This is an important, basic two-part post for rookies and anyone who wants to learn about using 'the Greeks' to manage the risk of an option position. Part I.
Each Greek does its own thing
In your example, the position delta is -59, and that translates into an expected loss when the stock moves higher by one point. I mentioned that the delta is not a constant number, but changes as the stock price changes. It's gamma that measures the rate at which delta changes.
Your position has -3 gamma. In terms you an apply to managing the position, that means:
- If the stock moves lower by one point, you gain 3 delta. Negative gamma works against you. Thus, you get shorter on rallies and longer on dips. Positive gamma works in your favor
- If the stock price moves one point lower, the position delta becomes -56. If the stock moves one point higher the position delta becomes -62
- Even that is an approximation because gamma is not constant. It's rate of change is measured by a different Greek. For the vast majority of trades made by individual investors, it not necessary to be concerned with such details. Professional traders, who seek every possible penny in edge and take extraordinary caution to trade as 'Greek neutral' as possible, pay careful attention to these Greeks
- More sophisticated traders also measure the rate at which change in volatility affects gamma. To learn more about the less frequently used Greeks, this Wikipedia article is a good place to start. But it's not necessary for us to delve that deeply into how options are valued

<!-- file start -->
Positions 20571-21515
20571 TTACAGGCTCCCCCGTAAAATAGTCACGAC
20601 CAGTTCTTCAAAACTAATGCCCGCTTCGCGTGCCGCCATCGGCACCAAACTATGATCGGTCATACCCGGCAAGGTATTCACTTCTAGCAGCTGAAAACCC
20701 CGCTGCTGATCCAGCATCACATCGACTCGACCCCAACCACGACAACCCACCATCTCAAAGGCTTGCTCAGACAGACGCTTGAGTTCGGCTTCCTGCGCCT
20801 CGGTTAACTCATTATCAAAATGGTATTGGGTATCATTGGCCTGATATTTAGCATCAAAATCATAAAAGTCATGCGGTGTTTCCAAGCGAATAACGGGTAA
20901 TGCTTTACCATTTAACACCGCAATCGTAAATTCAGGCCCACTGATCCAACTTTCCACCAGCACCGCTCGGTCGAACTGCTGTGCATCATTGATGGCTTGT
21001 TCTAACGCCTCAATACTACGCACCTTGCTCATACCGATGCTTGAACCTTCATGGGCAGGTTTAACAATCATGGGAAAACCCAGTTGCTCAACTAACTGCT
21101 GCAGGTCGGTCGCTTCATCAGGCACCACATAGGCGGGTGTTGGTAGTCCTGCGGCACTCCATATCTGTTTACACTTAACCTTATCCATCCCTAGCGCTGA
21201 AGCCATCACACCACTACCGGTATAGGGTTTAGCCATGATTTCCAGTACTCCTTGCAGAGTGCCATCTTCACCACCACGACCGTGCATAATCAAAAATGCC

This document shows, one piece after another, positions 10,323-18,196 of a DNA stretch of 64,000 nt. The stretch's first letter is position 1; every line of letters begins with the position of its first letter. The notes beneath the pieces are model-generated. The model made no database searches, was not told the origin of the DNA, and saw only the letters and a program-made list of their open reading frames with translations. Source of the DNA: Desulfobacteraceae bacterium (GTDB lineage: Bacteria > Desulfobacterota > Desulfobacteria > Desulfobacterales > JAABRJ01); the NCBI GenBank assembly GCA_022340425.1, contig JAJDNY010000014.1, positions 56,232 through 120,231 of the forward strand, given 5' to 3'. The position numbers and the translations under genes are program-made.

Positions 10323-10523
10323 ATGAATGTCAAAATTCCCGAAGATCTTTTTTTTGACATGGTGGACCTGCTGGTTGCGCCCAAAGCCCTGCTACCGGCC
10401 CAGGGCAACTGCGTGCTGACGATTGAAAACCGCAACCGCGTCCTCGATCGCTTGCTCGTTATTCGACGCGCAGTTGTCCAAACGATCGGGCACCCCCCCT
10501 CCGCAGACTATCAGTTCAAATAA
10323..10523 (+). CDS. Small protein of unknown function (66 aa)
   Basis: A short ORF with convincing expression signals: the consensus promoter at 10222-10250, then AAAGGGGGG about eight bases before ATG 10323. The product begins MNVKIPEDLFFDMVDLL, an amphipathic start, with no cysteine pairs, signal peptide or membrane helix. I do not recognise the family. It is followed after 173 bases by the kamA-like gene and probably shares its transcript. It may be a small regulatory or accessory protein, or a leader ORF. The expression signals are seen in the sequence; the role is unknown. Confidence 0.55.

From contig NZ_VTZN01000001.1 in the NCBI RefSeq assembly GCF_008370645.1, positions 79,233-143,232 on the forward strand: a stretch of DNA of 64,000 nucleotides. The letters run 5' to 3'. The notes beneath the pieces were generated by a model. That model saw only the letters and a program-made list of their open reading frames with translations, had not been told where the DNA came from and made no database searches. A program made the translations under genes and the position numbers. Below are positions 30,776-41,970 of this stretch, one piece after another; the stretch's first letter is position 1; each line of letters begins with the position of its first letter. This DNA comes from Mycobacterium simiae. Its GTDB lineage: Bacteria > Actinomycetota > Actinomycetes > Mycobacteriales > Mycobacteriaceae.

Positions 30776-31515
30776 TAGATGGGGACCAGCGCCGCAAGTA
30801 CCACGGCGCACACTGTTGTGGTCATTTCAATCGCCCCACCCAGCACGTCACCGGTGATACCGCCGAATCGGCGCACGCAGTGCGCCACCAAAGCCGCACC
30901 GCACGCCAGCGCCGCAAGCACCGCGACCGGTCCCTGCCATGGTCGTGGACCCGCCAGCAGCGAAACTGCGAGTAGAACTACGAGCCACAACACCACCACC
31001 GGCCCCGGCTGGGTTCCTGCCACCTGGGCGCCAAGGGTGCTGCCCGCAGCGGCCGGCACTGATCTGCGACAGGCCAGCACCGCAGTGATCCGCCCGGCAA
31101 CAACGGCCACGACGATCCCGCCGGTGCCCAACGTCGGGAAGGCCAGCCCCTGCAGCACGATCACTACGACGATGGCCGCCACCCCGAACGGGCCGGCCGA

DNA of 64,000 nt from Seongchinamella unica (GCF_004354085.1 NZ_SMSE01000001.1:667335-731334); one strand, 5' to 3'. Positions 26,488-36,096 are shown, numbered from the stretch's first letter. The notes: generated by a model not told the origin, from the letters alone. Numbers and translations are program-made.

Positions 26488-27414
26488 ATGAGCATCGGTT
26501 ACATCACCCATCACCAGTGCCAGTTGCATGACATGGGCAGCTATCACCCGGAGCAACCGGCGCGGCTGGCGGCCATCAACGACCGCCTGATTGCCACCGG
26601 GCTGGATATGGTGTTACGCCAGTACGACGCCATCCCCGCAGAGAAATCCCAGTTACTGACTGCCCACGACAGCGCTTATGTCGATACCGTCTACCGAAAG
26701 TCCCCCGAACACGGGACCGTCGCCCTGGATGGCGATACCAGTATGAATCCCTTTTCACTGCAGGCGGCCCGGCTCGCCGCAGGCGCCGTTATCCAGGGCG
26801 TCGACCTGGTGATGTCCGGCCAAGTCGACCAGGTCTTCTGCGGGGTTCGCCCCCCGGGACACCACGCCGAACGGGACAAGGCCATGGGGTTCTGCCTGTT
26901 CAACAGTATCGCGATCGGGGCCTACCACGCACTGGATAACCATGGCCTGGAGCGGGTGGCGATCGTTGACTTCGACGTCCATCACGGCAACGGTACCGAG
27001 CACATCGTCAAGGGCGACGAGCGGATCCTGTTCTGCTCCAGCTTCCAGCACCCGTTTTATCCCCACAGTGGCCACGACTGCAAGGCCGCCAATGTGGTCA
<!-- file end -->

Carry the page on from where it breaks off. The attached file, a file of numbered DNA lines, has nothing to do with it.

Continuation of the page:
You begin the day short 59 delta. When the stock rallies by one point, the -3 gamma tells you that the new delta should be -62. Be careful with this next sentence; it's not tricky: Thus, on average, you were short 60.5 delta over that one point move (59 at the beginning and 62 at the end). A better estimate of the real world loss is $60.50, rather than $59.
Your position theta is 14. That should translate into a one-day profit of approximately $14 as a result of time decay. As you probably already know, theta is not constant. It accelerates as time to expiration decreases.
So, if you lose money ($60.50) on a one point rally, you can anticipate that the real lose may be $14 less, or $46.50 due to the effect of positive theta.
If the implied volatility changes, the vega component of your position results in a change in the daily profit and loss.
Bottom line: The Greeks provide a
reasonable estimate of risk – or how much to expect to make or lose when
the market moves. Many Greeks interact, so the final result cannot be
Even if you were able to be that accurate, the real world pricing of options (the option price (called the 'mark') that represents the value of the options in your account) can vary from day to day for random reasons.
Don't drive yourself crazy trying to get an exact handle on profit and loss possibilities. Look at the bigger picture. If a certain event (stock moves by 7%, for example) results in a predicted loss of $100, it does not matter if the loss is $105. What must concern you is being aware when a loss that's too big to handle may occur (perhaps when stock is up 12%) – and taking action to reduce the effect of such an event. That's referred to as adjusting a position.
Clarification: If that 12% move is dangerous, you may decide not to do anything right this moment to reduce your exposure to loss. But, if the stock creeps higher, at some point you cannot continue to close your eyes to a dangerous possibility. Making a small change to your position can be a good way to reduce your potential loss.
There are no hard and fast rules. The purpose of this two-part post is to be certain you are aware of how useful the Greeks can be in helping you manage portfolio risk.